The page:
Make your own free website on Tripod.com

Sixteenth
South Carolina
C.S.A.
Mother
I want you
to get me a recruit...
Sixteenth
South Carolina
C.S.A.

Emblems of Southern Valor, The Battle Flags of the Confederacy Joseph H. Crute, Jr. Illustrations by Roland N. Stock ISBN# 1-56013-001-6.

"Richmond is a Hard Road to Travel"
Music by Dayle K.

Thanks to Joann Arrington of Fairplay, S.C. and to Daniel and Henry Tollison for these letters.

The following letter is one of several written by Private G. W. Davis, (George W. Davis) to his family. Following the retreat from Missonary Ridge, the Army of Tennessee goes into its last winter camp. Uncle Joe has finally arrived, and he begins the task of training and making whole what is left of his army. One of the many ways, he tries to improve morale and grow his army is by offering a bounty of a furlough for each new man that is enlisted by someone already serving. The battles for Atlanta, Franklin, Nashville, and Greensboro are all yet to be, but to these men who have seen so much, they understand clearly, one more trip home... a trip that may very well be the last one.

Private Davis served with Company "B" and "E" , Sixteenth South Carolina. The letters are held by Ms. Joann Arrington of Fairplay, South Carolina and were furnished as typed transcripts through the kindness of Henry and Daniel Tollison. Private G.W. Davis served from 1863-1865 with the Sixteenth South Carolina. It is unknown if he returned to service following his wound at Franklin. He is listed in Company E in the Taylor and Memory Rosters but cites Company B within his letters. He was born on 6/21/45 and died 4/4/19 and is buried at Washington Church near Pelzer, South Carolina. Private Davis was wounded at Franklin and served a prior enlistment in the Bozeman Guard of the Hampton Legion. Some of his letters from his prior enlistment survive. He was wounded slightly during the Peninsula Campaign, probably at Seven Pines or Gaines Mill. By the time of his service with the Sixteenth the days of plenty have passed and he is condemned to serve with little food or clothing, this is the beginning of the end. Also, as shown in these his later letters, the glory of war as seen through the eyes of a young man are long passed, as well. Like most soldiers, particularly old Confederate soldiers, the image left by his words is gaunt, starved, half naked, and very very lonely for an about to be lost home. I wonder at his desire for someone over fifty and under seventeen, is it possible that Private Davis knows these men can somehow escape the fate he sees for himself and his friends... I do know this, he wants only to see home one last time, for he already thinks of himself as a dead man.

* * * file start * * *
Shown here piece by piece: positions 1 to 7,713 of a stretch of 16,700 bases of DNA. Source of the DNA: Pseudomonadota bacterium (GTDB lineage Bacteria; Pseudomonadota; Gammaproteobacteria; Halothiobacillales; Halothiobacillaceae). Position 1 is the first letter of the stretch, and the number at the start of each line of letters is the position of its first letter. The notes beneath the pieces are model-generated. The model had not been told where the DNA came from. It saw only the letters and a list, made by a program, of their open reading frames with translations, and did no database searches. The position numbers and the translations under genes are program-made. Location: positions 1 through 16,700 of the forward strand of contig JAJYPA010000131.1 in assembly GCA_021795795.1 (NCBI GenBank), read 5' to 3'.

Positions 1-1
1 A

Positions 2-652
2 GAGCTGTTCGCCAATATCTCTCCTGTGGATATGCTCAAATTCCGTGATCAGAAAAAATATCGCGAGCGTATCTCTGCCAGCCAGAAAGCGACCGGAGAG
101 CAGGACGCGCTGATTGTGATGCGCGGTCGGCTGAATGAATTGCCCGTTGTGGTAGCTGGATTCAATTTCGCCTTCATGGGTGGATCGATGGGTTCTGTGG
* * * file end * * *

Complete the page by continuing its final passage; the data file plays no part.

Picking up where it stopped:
Camp Near Dalton Ga.
March the 10th 1864

Dear Mother It is with the gratest of plesure that I writ you a few lines to let you har from me. I am enjoying the best of helth and I am in grater hops this letter will find you well and injoying all the compforts of life. I have no news of importance to write to day. Mother I want you to get me a recruit that is under the age of 17 years or orver the age of 50. Get get him and send him to me far I want to come home very bad. It will be a long time before I can get home if I hav to wait untill my time comes for a furlow and I want you to send me a recruit So I can get home to see you all.

Mother I want you to send me something to eat. Sent it buy Peter Charlgs (Peter Charles) or by the first one that you see coming that will bring it to me. If Margin Jack has to com send him here to me and I can get to com home to day. If untcl John has to serve in the war tell him to come out her to me. I ancered your letter when I got my things. We ar not going to draw no money. Tell the new ishiue. So I must close far this time So I remain your true Son untell Dethe.

G.W. Davis

Peter Charles, Company B, Sixteenth South Carolina, seems to find his way into many letters from Company B. I have often wondered that he was, indeed, someone very special. Private Charles got a furlough, at a time when few others could, and this was good, because less than four months away, at the foot of Kennesaw Mountain, on a hot, humid July day, he will catch the eye of a man in blue and the heart of God. He will make the long journey home from Atlanta, one last time, and he will find his way, to the Charles Family Cemetery. He was born in 1825, and will leave this plain in his thirty-ninth year. Jack and John are not identified at this time.



To Return to the Letters Index, follow General Gist; to go home, follow the flag.